Warming up my car, getting ready for 7 AM mass, I flicked on the radio. Hearing something about football, which was unacceptable, I flicked it off again. “I should pray,” I thought. . Now I had been awake for hours. I had checked the weather on the computer so I’d know what to wear. Checked my e-mail. Made my bed. Had egg and coffee for breakfast. Washed my dishes. Got dressed. Not a word to God.

“I’m sorry, God,” I said. “You know, I’d talk to you more if you were more interactive.” I imagined God talking back. “What would you want me to say?” he asks. I looked at the dawnlight in the eastern sky. The bare trees against the morning glow. I think of Joyce Kilmer saying “Poems are made by fools like me, but only God can make a tree.” Now I’ve never thought of Kilmer as a major poet, rather more in the Longfellow category. There is no wondering about what his poems mean. Every line is crystal clear. And they rhyme. Who rhymes nowadays?

Yes, Joyce, the trees remind you and me of God. The dawn sky is beautiful. I, among others, have long appreciated the beauty of the earth. And the universe. And the universe within the smallest cell of my body. The wonder of DNA, that tiny speck that directs the growth and development of a human being, or a sweet pea, or a rattlesnake, each with its own specific directions. There is no way, in my opinion, that this could have happened by accident. I find God in his creation.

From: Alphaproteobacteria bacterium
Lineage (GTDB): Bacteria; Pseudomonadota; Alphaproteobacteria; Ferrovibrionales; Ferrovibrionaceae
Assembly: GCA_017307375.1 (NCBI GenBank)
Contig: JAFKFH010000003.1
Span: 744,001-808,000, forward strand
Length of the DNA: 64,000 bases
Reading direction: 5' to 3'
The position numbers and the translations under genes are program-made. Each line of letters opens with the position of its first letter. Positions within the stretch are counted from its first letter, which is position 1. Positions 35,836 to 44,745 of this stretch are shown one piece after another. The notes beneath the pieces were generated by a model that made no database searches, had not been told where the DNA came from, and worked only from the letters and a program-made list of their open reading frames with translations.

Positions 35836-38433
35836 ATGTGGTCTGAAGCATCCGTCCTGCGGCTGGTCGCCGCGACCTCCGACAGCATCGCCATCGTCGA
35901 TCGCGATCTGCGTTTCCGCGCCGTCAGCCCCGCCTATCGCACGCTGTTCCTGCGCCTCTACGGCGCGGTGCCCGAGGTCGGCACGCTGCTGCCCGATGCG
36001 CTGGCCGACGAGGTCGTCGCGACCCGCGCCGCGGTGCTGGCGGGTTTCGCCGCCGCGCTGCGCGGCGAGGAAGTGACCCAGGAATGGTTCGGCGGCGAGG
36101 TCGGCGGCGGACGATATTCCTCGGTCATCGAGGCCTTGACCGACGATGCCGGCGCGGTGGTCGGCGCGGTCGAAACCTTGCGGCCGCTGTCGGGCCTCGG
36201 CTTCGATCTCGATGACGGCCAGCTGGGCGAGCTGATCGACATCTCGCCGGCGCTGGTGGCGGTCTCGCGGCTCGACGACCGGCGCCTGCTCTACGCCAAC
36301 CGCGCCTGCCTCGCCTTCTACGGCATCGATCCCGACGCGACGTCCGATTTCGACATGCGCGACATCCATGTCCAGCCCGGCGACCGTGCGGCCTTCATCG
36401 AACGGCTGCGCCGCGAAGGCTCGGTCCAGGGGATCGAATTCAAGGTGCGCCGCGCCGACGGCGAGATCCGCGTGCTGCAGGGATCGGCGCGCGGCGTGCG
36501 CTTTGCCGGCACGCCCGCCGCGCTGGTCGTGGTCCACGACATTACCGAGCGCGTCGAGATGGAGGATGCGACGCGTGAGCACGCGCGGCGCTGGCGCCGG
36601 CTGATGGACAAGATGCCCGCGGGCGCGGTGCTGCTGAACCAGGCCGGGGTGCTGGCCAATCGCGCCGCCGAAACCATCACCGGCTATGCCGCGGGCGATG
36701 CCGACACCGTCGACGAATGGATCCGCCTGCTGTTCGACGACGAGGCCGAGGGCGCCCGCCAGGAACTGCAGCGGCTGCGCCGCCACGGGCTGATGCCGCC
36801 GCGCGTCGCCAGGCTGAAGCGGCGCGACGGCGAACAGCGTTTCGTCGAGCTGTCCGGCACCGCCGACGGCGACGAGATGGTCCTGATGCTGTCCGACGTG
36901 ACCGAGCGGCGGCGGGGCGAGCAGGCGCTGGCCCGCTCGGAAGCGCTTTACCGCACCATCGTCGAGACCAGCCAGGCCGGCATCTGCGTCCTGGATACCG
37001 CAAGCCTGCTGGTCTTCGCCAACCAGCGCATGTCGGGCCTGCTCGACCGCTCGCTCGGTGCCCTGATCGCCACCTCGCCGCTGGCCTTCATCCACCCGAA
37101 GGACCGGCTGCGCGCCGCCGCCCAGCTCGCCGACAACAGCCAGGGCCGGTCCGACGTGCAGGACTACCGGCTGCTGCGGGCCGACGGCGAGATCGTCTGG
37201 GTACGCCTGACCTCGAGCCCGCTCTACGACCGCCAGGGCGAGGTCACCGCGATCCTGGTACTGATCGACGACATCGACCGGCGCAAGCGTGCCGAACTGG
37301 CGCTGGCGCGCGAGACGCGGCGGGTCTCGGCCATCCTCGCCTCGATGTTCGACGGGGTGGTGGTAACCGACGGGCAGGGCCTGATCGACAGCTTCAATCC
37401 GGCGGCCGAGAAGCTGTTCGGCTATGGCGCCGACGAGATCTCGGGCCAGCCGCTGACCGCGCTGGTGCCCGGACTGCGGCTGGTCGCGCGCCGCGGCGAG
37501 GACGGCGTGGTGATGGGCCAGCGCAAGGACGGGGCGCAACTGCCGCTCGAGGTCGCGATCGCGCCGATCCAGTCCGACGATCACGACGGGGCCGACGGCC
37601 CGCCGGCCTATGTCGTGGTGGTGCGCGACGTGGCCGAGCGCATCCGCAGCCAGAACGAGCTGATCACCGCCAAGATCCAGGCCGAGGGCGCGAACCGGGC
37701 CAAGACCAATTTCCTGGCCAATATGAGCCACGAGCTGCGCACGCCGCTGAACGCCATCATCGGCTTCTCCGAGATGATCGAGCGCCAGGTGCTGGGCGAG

I have never had a dialogue with Jesus. Like Sister Faustina did when Jesus told her to have a painting made depicting his mercy. Or like Catherine of Siena who seems to have seen Jesus every other day! Or like Gordon Robertson, host of the 700 Club, who met Jesus in India. Or Mother Teresa who talked with Jesus on a train ride when he told her to leave her convent and go out in the streets of Calcutta and pick up sick and dying people. She proceeded with what she called “the work” and never heard from him again for about 50 years. Apparently she had experienced enough to sustain her. Mother Teresa was not a stupid woman. The fruit of her work was obvious. She knew the world was calling her a saint. She got the Peace Prize and dined with heads of state. She would have liked to experience the presence of God, even wrote in her letters that her heart felt like a stone, but she had more to offer God when she continued in her calling without sensible consolation, sustained by faith alone.